This new edition of Human Rights Policy in Ontario marks a milestone for human rights in the province of Ontario. In 2011, the Ontario Human Rights Commission celebrated 50 years building a climate of understanding and mutual respect for the dignity and worth of each person in Ontario.
Human Rights Policy in Ontario, a publication first introduced in 1998, sets out how the Ontario Human Rights Code will be interpreted and applied in dealing with human rights complaints. For this reason, the general public, human rights lawyers, community advocates, as well as courts and tribunals, often reference this publication for clarification of rights and responsibilities.
Since the Code was introduced, society's understanding of human rights has evolved, and protections under it have expanded to reflect these changes. Where the Code once covered six grounds – race, creed, colour, nationality, ancestry and place of origin, today there are 15 protected grounds including the right to be free from discrimination on the basis of gender, marital and family status, disability, and sexual orientation.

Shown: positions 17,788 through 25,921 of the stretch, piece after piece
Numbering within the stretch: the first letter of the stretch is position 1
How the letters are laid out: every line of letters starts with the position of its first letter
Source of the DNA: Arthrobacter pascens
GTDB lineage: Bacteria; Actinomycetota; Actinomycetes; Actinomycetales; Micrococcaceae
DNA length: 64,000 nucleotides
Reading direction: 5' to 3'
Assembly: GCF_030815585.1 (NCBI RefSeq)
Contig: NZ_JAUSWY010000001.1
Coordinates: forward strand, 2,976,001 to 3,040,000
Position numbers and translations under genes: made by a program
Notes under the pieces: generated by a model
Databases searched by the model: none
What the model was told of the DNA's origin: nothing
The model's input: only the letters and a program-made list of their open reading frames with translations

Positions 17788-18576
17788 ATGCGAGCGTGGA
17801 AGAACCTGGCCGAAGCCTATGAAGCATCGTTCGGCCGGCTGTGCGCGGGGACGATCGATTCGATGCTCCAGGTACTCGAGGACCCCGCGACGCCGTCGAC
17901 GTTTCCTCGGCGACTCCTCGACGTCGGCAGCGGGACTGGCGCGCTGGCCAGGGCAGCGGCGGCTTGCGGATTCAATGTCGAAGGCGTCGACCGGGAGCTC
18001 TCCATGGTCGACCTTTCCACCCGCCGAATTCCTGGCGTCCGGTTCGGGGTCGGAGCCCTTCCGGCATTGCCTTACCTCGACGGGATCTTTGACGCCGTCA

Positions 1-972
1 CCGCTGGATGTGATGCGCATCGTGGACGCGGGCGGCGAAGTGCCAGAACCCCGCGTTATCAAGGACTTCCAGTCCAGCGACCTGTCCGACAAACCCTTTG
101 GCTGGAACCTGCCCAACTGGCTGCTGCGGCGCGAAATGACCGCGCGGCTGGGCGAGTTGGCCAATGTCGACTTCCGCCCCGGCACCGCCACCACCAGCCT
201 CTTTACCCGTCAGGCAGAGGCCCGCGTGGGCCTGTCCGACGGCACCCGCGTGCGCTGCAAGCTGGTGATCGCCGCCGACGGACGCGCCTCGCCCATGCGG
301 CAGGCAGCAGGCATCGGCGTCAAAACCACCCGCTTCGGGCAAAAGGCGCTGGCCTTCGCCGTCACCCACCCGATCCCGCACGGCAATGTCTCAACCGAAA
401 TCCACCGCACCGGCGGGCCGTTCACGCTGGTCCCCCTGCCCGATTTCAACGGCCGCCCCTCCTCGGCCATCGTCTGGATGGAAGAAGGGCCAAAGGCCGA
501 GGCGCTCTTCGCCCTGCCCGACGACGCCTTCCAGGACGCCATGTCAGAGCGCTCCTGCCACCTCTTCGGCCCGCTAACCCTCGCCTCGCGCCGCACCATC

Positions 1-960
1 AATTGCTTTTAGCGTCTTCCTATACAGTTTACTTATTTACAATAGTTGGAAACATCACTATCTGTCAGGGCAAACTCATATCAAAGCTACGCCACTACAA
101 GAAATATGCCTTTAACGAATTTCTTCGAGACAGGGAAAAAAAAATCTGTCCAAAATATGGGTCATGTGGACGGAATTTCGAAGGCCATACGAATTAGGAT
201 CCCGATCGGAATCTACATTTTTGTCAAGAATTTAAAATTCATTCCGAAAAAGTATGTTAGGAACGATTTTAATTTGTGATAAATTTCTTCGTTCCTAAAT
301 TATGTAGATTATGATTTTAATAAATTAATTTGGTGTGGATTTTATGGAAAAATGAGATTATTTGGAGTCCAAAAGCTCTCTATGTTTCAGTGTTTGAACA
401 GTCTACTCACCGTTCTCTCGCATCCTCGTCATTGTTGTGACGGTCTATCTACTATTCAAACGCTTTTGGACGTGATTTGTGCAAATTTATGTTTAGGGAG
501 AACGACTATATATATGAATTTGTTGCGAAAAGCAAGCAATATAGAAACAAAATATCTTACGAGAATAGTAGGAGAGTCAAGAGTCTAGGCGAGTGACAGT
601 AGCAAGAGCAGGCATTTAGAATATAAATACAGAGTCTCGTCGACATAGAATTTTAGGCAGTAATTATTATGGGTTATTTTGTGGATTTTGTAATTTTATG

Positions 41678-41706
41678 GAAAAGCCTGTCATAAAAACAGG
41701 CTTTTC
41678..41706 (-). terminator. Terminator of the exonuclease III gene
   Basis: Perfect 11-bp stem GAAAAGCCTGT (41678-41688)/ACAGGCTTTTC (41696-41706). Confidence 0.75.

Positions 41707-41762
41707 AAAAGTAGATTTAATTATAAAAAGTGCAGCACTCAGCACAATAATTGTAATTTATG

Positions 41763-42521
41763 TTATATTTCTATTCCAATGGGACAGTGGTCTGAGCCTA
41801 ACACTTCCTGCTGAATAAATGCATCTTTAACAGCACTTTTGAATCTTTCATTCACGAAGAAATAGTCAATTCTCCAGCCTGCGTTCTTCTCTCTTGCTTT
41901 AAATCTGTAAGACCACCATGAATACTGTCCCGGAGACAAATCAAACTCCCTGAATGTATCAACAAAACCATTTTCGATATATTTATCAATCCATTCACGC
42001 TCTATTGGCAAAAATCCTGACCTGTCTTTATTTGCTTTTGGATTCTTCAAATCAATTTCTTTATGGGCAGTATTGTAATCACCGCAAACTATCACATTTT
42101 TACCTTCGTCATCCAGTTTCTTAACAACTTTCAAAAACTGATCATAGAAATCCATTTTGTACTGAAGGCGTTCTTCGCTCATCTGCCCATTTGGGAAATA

New For 2011
This edition of Human Rights Policy in Ontario includes updates in all areas of the Code and introduces the Policy on human rights and rental housing–the first policy of its kind in Canada. It also contains an extensively revised Policy on preventing sexual and gender-based harassment.
About The Ontario Human Rights Commission
The Ontario Human Rights Commission was established in 1961 to administer the Code. The Commission is an arm's length agency of government accountable to the Legislature through the Attorney General. The Commission's mandate under the Code includes: investigating complaints of discrimination and harassment; making efforts to settle complaints between parties; preventing discrimination through public education and public policy; and looking into situations where discriminatory behaviour exists.